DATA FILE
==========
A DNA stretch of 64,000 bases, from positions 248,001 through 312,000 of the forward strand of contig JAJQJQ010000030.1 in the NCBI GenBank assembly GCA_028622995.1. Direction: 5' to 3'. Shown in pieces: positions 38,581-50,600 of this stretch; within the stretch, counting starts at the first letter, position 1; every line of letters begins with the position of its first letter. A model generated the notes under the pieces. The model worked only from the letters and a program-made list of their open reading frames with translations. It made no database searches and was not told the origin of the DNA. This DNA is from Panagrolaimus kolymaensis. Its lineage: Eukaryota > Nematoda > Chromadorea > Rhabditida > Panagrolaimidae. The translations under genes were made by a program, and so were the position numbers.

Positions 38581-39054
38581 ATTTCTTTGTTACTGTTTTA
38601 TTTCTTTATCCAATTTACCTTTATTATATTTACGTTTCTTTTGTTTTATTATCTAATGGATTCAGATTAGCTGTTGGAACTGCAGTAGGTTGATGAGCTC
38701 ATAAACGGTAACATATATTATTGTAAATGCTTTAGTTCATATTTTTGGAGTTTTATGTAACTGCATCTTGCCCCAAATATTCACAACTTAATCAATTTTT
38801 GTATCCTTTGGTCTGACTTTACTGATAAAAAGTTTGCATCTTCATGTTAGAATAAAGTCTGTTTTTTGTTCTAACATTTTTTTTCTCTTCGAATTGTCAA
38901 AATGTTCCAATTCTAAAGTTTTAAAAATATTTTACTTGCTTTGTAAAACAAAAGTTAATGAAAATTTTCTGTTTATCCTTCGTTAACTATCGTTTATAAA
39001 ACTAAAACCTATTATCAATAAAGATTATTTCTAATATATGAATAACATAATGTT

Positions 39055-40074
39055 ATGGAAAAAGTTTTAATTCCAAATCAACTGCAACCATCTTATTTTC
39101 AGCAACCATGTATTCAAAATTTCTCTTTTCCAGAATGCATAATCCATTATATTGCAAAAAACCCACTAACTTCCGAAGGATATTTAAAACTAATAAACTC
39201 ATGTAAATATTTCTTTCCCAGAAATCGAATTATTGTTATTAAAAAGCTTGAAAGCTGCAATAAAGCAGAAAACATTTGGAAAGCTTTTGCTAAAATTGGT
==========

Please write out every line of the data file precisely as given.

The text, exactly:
A DNA stretch of 64,000 bases, from positions 248,001 through 312,000 of the forward strand of contig JAJQJQ010000030.1 in the NCBI GenBank assembly GCA_028622995.1. Direction: 5' to 3'. Shown in pieces: positions 38,581-50,600 of this stretch; within the stretch, counting starts at the first letter, position 1; every line of letters begins with the position of its first letter. A model generated the notes under the pieces. The model worked only from the letters and a program-made list of their open reading frames with translations. It made no database searches and was not told the origin of the DNA. This DNA is from Panagrolaimus kolymaensis. Its lineage: Eukaryota > Nematoda > Chromadorea > Rhabditida > Panagrolaimidae. The translations under genes were made by a program, and so were the position numbers.

Positions 38581-39054
38581 ATTTCTTTGTTACTGTTTTA
38601 TTTCTTTATCCAATTTACCTTTATTATATTTACGTTTCTTTTGTTTTATTATCTAATGGATTCAGATTAGCTGTTGGAACTGCAGTAGGTTGATGAGCTC
38701 ATAAACGGTAACATATATTATTGTAAATGCTTTAGTTCATATTTTTGGAGTTTTATGTAACTGCATCTTGCCCCAAATATTCACAACTTAATCAATTTTT
38801 GTATCCTTTGGTCTGACTTTACTGATAAAAAGTTTGCATCTTCATGTTAGAATAAAGTCTGTTTTTTGTTCTAACATTTTTTTTCTCTTCGAATTGTCAA
38901 AATGTTCCAATTCTAAAGTTTTAAAAATATTTTACTTGCTTTGTAAAACAAAAGTTAATGAAAATTTTCTGTTTATCCTTCGTTAACTATCGTTTATAAA
39001 ACTAAAACCTATTATCAATAAAGATTATTTCTAATATATGAATAACATAATGTT

Positions 39055-40074
39055 ATGGAAAAAGTTTTAATTCCAAATCAACTGCAACCATCTTATTTTC
39101 AGCAACCATGTATTCAAAATTTCTCTTTTCCAGAATGCATAATCCATTATATTGCAAAAAACCCACTAACTTCCGAAGGATATTTAAAACTAATAAACTC
39201 ATGTAAATATTTCTTTCCCAGAAATCGAATTATTGTTATTAAAAAGCTTGAAAGCTGCAATAAAGCAGAAAACATTTGGAAAGCTTTTGCTAAAATTGGT